The amount of “binder for quick-disintegrating tablets in the buccal cavity” that is used in the present invention is usually preferably 0.5 to 50 w/w %, further preferably 1 to 30 w/w %, even more preferably 1 to 20 w/w %, per weight of “filler” used in the present invention. If it is less than 0.5 w/w % per the weight of “filler,” there is a chance that function as a binder will not be realized in full. Moreover, if there is more than 50 w/w % per the weight of “filler,” there is a possibility that many problems, including delayed disintegration, and the like, will occur and good properties will not be obtained when used as a quick-disintegrating tablet in the buccal cavity. Although the mixture ratio of “sustained-release fine particles,” “filler,” and “binder for quick-disintegrating tablets in the buccal cavity” should not be definitively set forth by their percentages, when an illustration is given, their respective mixture ratio is preferably 1 to 50%, 20 to 98%, and 1 to 30%, more preferably 1 to 20%, 60 to 98%, and 1 to 20%.

In addition to the “filler” and “binder for quick-disintegrating tablets in the buccal cavity” that are used in the present invention, it is possible to add a variety of additives that are pharmaceutically acceptable and are used as additives. These additives can be mixed with the filler when the sustained-release fine particles are granulated, or they can be used as a mixture with the composition of the present invention when tablets are made. Examples of these additives are disintegrants, sour flavorings, foaming agents, artificial sweeteners, fragrances, lubricants, coloring agents, stabilizers, and the like. One or a combination of two or more of these additives can be used. Moreover, there are no particular restrictions to the amount added as long as it is the amount normally pharmaceutically used by persons in the field and it is within a range with which the results of the present invention are not compromised.

Examples of disintegrants are starches, such as corn starch, and the like, carmellose calcium, partially alpha-converted starch, crospovidon, lower-substituted hydroxypropyl cellulose, and the like. Examples of sour flavoring are citric acid, tartaric acid, malic acid, and the like. Examples of foaming agents are sodium bicarbonate, and the like. Examples of artificial sweeteners are saccharine sodium, glycyrrhizinate dipotassium, aspartame, stevia, sormatin, and the like. Examples of fragrances are lemon, lemon-lime, orange, menthol, and the like. Examples of lubricants are magnesium stearate, calcium stearate, sucrose fatty acid ester, polyethylene glycol, talc, stearic acid, and the like. Examples of coloring agents are food coloring, such as yellow food dye No. 5, red food dye No. 2, blue food dye No. 2, and the like; food lake coloring; iron oxide red, and the like. Stabilizers are selected by drug after performing various tests. One or a combination of two or more of these additives can be added in an appropriate amount as needed.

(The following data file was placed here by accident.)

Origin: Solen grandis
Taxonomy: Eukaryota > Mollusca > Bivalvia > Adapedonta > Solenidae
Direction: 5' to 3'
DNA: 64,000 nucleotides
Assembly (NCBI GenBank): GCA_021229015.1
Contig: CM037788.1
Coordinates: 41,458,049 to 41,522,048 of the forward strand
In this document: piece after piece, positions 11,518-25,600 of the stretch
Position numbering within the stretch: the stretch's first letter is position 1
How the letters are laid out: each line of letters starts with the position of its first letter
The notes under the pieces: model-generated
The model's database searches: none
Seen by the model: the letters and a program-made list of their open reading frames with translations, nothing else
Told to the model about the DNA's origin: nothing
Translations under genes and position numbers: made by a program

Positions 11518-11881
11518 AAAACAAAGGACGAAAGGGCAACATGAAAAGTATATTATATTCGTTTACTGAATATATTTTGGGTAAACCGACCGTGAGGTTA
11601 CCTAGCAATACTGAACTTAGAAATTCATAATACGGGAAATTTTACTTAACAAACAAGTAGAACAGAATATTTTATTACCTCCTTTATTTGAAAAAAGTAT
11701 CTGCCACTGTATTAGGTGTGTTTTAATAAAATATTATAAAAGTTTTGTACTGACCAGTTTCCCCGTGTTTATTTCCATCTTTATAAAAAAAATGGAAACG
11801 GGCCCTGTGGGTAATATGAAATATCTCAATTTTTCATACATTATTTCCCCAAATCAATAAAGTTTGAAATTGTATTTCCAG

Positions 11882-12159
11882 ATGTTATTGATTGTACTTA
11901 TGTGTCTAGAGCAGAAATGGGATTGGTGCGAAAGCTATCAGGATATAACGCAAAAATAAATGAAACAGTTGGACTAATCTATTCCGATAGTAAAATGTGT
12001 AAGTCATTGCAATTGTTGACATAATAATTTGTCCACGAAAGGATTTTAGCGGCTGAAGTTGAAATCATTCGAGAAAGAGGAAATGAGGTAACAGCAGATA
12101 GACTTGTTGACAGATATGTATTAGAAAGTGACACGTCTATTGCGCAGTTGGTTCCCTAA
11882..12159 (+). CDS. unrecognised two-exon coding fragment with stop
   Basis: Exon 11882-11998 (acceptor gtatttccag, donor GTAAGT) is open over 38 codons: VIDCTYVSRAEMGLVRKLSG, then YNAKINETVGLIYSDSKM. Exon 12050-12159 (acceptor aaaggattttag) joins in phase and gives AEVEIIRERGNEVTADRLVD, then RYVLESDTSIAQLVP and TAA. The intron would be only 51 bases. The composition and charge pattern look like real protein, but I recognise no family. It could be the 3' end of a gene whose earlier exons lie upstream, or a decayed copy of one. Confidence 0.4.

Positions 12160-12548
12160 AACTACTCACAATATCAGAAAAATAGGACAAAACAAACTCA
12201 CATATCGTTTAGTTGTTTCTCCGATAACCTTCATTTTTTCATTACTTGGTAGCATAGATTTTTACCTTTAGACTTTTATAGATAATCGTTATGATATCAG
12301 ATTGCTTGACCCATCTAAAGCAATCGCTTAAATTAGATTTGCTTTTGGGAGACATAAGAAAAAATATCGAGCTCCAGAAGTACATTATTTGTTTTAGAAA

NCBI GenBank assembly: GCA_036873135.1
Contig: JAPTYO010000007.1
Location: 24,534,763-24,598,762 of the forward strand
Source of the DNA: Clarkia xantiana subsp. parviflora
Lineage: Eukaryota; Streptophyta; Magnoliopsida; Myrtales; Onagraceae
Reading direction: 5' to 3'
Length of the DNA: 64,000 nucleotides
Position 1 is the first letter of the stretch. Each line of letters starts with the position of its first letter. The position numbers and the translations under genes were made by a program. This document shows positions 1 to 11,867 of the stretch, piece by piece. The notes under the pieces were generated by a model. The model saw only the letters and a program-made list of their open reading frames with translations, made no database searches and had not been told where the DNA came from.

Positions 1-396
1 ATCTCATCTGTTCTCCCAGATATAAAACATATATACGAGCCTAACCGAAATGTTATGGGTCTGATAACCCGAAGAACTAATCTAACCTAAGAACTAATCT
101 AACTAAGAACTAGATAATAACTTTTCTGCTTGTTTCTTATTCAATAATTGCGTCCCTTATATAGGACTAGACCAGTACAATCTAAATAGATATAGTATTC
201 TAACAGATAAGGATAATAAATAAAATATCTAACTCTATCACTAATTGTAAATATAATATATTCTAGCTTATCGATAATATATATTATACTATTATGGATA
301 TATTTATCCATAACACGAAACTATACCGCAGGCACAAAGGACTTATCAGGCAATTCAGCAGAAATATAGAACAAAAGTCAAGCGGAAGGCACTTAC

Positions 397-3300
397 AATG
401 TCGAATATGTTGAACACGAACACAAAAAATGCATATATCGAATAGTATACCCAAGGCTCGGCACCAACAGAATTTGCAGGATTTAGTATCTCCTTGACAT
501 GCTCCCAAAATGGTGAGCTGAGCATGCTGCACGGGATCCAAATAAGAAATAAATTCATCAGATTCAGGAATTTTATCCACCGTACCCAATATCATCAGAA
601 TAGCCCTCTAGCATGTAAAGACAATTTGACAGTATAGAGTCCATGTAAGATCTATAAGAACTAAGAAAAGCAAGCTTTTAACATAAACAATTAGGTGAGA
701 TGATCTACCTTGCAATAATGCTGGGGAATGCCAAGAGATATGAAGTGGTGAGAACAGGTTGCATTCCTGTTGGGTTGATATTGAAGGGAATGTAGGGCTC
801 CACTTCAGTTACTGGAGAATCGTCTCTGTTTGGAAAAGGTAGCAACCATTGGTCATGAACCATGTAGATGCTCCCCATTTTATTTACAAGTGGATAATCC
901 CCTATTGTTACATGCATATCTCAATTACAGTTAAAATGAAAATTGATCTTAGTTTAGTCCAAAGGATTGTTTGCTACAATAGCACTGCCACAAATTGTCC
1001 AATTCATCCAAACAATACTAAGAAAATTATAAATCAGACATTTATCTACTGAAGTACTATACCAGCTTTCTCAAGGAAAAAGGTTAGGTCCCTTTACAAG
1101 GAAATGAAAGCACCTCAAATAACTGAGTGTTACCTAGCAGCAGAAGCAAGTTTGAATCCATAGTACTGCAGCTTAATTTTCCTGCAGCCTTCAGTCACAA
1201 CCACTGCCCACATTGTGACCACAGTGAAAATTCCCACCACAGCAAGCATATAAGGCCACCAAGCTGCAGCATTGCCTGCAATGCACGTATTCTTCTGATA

The processes of the method of manufacturing the composition comprising sustained-release fine particles of the present invention, particularly the manufacturing conditions, and the like, will now be described in detail:

The method of manufacturing the composition comprising sustained-release fine particles for quick-disintegrating tablets in the buccal cavity of the present invention will now be described using (a) the process of manufacturing sustained-release fine particles comprising the amount of drug that is effective in terms of treatment or prevention and with which the speed of dissolution of this drug is controlled and (b) the process whereby “sustained-release fine particles” and “filler” are granulated with “binder for quick-disintegrating tablets in the buccal cavity.”

Process (a): Process of Manufacture of Sustained-Release Fine Particles